LGBTQ2S municipal governance is a contentious policy domain that is often publicly framed as ‘morality’ or ‘niche’ politics, yet urban sexuality scholars have shown its fundamental dissonance and incommensurability across spatial scales. Within polycentric city-regions aspiring to ‘progressiveness’, LGBTQ2S-supportive municipal social inclusion policy is further subject to arrhythmic diffusion. In this article we introduce the neologism of scalar arrhythmia (a biomedical metaphor that parallels the pace of diffusion with the irregularities of a heartbeat) in conjunction with scale-contingent coalitional moments (spatiotemporal junctures that bring people together to enact social change) to advance an urban social justice agenda. We argue that the analytical vantage point of scalar arrhythmia reveals differences in the longitudinal temporal (a)synchronicities of peripheral municipal inclusion policy diffusion and locates transformative scale-contingent coalitional moments. Through an analysis of the interplay of diffusion processes and mechanisms across the adjacent peripheral municipalities of Burnaby, New Westminster and Surrey in Canada’s Vancouver city-region, we demonstrate provincial–municipal hierarchical ‘coercion’, core–periphery metropolitan relocation ‘imitation’ and municipal inter-peripheral contagious ‘competition’. While peripheral patterns of scalar arrhythmia rupture Vancouver’s illusive progressive regionalism, the concept offers civic leaders an inventorying opportunity that redirects attention away from cursory LGBTQ2S policy performances towards substantive policy integrations and local innovations.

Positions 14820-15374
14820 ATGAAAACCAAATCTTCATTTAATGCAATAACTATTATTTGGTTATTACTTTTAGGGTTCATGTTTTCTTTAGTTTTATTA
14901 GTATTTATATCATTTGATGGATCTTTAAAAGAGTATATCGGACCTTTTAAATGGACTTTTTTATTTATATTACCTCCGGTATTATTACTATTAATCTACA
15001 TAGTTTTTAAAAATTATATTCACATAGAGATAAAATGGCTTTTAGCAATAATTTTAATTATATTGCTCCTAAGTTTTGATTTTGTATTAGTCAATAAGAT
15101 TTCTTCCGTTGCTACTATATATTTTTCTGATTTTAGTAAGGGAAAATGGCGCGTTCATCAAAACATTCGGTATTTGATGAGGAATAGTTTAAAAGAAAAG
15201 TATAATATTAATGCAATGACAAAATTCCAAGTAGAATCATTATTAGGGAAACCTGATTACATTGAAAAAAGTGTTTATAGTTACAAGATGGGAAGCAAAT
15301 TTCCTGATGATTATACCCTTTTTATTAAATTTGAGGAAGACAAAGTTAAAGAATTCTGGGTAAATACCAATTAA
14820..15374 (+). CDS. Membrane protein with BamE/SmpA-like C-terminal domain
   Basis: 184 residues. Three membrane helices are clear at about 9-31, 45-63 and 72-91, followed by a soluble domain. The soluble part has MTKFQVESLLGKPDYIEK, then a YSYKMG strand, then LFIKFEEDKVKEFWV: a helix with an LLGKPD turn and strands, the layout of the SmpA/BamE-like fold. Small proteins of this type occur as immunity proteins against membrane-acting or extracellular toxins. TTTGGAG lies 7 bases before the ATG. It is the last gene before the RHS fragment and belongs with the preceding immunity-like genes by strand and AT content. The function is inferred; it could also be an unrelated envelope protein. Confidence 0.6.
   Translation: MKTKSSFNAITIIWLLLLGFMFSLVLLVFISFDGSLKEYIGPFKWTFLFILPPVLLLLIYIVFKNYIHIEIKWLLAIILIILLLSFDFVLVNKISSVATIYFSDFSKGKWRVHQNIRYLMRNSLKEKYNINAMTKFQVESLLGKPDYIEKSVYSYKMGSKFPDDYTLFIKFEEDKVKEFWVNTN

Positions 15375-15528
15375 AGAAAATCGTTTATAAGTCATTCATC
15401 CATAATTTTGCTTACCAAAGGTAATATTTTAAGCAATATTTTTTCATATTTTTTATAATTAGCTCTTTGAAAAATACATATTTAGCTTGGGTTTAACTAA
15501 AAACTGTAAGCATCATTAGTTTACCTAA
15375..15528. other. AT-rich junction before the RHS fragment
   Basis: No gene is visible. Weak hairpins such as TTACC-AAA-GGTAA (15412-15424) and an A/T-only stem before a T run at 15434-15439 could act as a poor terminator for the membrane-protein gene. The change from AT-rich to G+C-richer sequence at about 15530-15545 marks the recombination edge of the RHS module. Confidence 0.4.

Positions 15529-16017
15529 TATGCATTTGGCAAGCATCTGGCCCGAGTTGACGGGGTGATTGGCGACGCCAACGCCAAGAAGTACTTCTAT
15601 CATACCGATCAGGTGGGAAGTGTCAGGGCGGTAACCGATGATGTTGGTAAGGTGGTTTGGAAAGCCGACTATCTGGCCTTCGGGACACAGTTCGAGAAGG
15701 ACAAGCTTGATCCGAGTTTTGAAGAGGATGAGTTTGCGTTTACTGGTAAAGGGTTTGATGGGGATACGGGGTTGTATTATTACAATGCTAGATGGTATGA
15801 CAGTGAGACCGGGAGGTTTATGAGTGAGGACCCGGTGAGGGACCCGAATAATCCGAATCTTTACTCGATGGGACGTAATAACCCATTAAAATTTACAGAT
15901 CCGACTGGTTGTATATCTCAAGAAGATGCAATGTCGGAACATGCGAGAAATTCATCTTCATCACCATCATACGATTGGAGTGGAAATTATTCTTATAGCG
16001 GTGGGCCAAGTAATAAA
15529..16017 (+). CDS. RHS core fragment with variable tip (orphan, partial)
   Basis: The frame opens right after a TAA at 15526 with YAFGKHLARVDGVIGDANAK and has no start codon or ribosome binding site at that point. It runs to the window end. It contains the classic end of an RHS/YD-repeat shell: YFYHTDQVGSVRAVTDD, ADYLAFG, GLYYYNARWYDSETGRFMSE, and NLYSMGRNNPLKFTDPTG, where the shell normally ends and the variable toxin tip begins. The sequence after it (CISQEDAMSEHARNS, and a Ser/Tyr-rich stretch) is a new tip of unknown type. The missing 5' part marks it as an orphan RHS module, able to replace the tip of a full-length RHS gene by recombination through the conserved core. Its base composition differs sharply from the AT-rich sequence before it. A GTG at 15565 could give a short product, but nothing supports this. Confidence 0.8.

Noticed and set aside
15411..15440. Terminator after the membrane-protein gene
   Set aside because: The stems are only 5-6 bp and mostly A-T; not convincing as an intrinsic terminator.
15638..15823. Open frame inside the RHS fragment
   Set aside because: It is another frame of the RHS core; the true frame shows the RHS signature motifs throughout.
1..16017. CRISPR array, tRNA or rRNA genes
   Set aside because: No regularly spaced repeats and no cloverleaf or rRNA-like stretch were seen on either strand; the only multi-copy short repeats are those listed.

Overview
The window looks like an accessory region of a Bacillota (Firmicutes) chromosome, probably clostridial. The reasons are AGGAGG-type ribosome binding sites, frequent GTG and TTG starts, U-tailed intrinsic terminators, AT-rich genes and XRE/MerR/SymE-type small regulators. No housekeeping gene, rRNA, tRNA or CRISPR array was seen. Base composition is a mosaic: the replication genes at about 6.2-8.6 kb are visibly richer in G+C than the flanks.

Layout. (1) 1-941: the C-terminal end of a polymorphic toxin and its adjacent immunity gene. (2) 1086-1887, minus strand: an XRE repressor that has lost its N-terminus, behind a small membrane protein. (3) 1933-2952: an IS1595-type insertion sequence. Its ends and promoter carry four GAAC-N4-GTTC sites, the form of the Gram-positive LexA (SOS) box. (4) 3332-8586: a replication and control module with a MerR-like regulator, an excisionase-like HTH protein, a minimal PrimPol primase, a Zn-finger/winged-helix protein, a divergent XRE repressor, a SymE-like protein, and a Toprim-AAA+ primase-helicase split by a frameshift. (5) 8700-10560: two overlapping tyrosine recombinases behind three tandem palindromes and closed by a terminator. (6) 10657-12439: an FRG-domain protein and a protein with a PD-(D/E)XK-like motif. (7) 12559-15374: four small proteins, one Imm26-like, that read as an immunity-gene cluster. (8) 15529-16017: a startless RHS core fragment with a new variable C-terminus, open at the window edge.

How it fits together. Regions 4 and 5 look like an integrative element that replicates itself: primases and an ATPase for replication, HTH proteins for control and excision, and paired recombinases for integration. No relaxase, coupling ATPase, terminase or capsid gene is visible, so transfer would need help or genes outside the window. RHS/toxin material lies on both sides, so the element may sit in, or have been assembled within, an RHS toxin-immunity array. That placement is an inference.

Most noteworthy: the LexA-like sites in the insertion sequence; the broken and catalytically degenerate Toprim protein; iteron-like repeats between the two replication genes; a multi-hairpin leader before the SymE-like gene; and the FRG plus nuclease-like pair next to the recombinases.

Alison L. Bain & Julie A. Podmore
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